Creeping shadow

Creeping shadow

The thrashing taken by India’s stock markets may not compare with some well-known and wealth-destroying crashes of the past but the unrelenting decline has unnerved investors.

Last weekend’s precipitous fall took the indices to their six-month lows and erased a good part of the gains they had made last year. There is no indication that the bleeding has been stanched and there are warnings of further declines in the days to come. The comments of the prime minister, the finance minister and others about the serious threat posed by inflation to economic growth have been cited as contributing to the despair of the market.

But this is not the only element in a confluence of factors that have damaged the markets. There is fear that the stimulus measures for the economy announced in the wake of the 2008 slowdown may soon be withdrawn or scaled down. It is also possible that there will be further rate hikes by the RBI.

The markets had already taken into consideration the risks posed by high inflation, increasing interest rates and costlier crude to the economy and to the profitability of companies. There are other countries too that face the same set of problems. But there is reasonable optimism that even then the growth target of 8.5 per cent may be achieved. What the market pessimism shows is that the prospect of good growth is not enough to keep the indices stable or rising.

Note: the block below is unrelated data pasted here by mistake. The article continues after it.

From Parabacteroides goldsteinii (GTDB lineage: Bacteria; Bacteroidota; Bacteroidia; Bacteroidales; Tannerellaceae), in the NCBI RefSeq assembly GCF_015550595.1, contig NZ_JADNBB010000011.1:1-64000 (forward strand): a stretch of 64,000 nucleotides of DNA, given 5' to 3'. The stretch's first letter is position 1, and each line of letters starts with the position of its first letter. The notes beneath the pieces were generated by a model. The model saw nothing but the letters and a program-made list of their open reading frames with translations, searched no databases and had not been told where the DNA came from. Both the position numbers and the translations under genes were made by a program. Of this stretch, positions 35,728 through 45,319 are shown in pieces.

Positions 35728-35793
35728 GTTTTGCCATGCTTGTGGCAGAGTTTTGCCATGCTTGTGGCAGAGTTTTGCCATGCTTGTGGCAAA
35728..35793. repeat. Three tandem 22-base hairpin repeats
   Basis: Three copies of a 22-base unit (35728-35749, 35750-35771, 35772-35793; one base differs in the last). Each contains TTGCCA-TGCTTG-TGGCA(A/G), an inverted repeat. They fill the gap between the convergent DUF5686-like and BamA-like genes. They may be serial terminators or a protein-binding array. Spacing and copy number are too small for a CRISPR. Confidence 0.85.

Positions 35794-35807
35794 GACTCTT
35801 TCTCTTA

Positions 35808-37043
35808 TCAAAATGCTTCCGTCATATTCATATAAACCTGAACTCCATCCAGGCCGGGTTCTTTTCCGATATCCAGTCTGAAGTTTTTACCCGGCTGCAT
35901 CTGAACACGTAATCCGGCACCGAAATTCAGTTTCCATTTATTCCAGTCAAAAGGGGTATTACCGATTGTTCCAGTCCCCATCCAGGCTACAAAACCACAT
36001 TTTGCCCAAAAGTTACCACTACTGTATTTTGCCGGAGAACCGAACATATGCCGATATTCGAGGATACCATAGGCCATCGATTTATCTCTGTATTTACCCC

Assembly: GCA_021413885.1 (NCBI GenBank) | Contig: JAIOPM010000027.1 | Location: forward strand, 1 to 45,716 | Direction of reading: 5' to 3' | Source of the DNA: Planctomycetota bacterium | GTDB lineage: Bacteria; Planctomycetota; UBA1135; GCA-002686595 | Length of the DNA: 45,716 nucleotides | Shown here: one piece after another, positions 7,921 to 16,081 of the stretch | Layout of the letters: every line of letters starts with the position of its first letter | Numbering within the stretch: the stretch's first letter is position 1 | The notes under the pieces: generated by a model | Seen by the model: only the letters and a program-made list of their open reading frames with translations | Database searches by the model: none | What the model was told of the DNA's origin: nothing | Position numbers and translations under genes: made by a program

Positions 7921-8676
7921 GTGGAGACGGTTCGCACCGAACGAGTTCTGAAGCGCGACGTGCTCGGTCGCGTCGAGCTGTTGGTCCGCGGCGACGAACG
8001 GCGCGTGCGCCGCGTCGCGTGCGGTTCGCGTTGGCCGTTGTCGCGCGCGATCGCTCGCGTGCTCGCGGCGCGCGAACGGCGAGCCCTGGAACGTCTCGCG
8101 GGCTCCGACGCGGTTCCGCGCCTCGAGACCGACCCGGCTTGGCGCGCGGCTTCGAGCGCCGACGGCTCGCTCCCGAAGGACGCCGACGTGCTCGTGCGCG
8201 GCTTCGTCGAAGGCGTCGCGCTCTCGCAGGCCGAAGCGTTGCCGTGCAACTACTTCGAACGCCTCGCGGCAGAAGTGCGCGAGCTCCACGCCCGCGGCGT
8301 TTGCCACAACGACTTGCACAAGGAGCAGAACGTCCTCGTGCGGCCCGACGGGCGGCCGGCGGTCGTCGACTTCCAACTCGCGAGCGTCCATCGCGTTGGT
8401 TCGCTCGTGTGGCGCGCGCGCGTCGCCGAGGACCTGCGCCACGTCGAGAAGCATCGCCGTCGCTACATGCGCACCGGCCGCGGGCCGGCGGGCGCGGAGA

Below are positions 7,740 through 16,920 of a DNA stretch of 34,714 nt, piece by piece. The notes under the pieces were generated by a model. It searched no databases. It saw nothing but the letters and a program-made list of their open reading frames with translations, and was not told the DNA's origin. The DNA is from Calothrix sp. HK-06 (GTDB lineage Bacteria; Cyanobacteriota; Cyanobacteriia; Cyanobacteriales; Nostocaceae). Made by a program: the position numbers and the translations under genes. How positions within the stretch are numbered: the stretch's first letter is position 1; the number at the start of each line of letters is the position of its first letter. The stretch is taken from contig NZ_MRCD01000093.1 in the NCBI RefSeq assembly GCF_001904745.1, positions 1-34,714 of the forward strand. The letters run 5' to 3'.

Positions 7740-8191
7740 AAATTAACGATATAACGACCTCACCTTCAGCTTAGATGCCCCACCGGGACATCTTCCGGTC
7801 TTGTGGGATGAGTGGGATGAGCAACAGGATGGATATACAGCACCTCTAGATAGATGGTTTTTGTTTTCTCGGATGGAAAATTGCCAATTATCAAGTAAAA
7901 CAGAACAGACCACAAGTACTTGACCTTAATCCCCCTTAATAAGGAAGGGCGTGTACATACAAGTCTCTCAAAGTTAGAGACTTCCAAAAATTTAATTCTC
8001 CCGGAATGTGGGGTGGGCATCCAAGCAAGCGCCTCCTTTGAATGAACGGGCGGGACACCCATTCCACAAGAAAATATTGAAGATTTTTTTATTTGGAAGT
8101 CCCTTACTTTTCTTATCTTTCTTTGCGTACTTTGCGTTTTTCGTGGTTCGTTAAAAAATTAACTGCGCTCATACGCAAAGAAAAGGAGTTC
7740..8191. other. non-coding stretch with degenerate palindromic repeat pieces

The pervading negative sentiment in the country arising from corruption scandals was a significant dampener for the markets. It has even cast a shadow on political stability. Markets need not only the numbers from the economy to flourish but also an environment in which there is assurance of the enforcement of the rule of law in all fields.

All emerging markets are in a bad shape, but India is among the worst hit. Foreign financial institutions have withdrawn large chunks of their investments from them. The main reason is that developed markets, especially the US, are better bets for them now.

This  underlines the dangers of unregulated inflow of hot and short term international money into emerging markets. It is difficult to check these flows and the temporary gains made from them are very tempting. But they also inflict pain by destabilising markets.